The story of Mrs. Dalloway was written by Virginia Woolf in 1925, and closely relates to her own life. Woolf was born on January 25, 1882 into an upper-class family. At the age of 13, Woolf’s mother died, which was the beginning of her bouts with mental illness. Two short years later, Woolf’s older sister and primary care giver Stella also died. After her death Virginia Woolf began suffering from more severe depression and manic episodes that would stay with her intermittently for the rest of her life. In Mrs. Dalloway, the narration and point of view changes from one character to the next often. This was not just Virginia Woolf’s writing style, but rather a technique she used to emphasize the importance of certain characters. Virginia Woolf’s motive in writing this novel wasn’t just to present to us the ins and outs of high-society housewife, or to explore homosexuality or feminism, but to take the reader on a psychological whirlwind journey that takes postmodernism and realism to a new level which hadn’t been portrayed in Victorian novels.
The story starts off in the perspective of Clarissa Dalloway. Immediately the narration becomes what she is thinking and what she observes, like when she opens her French window and “feels the still air”. The narration especially the fact that it jumps from one thought to the next seems much more realistic because it is told how a person would actually think, which we refers to as “stream of consciousness”. We can tell Clarissa will be the main character she is the narrator and thoughts that are conveyed are her thoughts. Occasionally the narration is taken to the perspective of a different character, but for the main part, Clarissa narrates. C...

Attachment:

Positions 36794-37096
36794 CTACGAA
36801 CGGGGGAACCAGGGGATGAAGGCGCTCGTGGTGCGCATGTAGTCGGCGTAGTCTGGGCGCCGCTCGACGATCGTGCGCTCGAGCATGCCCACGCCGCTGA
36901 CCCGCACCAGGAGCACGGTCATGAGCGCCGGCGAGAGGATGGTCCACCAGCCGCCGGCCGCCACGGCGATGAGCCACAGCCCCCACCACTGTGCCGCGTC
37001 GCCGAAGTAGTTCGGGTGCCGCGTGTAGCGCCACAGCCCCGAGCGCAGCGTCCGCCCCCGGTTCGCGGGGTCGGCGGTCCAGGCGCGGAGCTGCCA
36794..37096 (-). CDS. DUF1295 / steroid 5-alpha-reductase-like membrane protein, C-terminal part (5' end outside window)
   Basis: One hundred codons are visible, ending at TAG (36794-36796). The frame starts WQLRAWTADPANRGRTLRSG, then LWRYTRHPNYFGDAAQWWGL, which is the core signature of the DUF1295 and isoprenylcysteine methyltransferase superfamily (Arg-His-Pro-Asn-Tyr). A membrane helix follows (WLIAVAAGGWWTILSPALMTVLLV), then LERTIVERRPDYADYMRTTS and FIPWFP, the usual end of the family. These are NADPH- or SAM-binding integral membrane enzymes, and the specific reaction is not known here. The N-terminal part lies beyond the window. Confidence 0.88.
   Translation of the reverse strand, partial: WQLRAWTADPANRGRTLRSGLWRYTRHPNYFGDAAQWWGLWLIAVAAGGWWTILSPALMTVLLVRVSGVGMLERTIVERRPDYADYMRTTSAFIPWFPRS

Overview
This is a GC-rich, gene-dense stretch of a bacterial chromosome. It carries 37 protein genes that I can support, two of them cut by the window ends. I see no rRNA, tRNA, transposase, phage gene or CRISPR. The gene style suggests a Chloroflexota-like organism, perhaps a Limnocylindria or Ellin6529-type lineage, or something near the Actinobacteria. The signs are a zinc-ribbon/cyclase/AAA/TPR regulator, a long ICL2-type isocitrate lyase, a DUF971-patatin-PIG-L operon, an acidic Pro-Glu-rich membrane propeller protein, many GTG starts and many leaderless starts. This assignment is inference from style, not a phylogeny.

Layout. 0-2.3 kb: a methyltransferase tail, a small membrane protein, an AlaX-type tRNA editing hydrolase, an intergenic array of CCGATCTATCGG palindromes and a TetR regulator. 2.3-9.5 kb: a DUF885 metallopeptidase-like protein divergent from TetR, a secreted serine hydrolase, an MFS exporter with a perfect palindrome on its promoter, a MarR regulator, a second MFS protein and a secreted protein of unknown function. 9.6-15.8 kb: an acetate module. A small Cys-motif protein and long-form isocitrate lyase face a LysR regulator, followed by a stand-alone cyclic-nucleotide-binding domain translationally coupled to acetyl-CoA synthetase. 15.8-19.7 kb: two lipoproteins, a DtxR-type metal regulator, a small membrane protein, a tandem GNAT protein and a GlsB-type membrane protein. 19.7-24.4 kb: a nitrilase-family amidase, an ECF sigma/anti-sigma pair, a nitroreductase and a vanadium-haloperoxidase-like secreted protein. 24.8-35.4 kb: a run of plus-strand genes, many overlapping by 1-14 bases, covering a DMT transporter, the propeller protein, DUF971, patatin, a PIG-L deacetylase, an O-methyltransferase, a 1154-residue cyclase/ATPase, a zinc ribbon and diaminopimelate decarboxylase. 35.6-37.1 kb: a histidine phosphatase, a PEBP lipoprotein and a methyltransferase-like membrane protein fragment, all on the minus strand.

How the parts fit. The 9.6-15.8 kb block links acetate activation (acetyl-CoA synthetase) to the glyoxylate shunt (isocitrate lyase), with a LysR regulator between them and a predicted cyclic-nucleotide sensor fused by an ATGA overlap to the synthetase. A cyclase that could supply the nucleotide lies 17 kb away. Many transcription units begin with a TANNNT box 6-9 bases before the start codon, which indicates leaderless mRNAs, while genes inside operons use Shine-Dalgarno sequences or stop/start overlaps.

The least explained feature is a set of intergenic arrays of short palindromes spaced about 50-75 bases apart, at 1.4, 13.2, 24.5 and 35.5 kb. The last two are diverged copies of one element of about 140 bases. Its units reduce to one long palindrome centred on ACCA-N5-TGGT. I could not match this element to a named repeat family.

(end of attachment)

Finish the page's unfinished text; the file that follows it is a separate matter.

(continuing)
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...g beauty of the world. Like poetic drama novelist here suggests more than what is described and asserted. The conflict between life and death, love and hope, misery and beauty, hope and despair, individual freedom and social contact etc. are suggested through imagery, symbol and rhythm. Mrs. Virginia Woolf’s reporting of the stream of consciousness of her character is different from the traditional novel.
1) Woolf, Virginia (2009), Mrs. Dalloway (print), Oxford University Press
2) Dowling, David (1991), Mrs. Dalloway Streams of Consciousness. Twayne Publishers
3) From Mrs. Dalloway, Penguin Popular Classics 1996, page 36 OR Harcourt, Inc. (2005),page 35
4) Whitworth, Michael H. (13 January 2005). Virginia Wolf (Autors in context). Oxford University Press. P.15
5) “Virginia Woolf- Modernism Lab Essays”. Modernism.research.yale.edu. Retrived 2012-08-17
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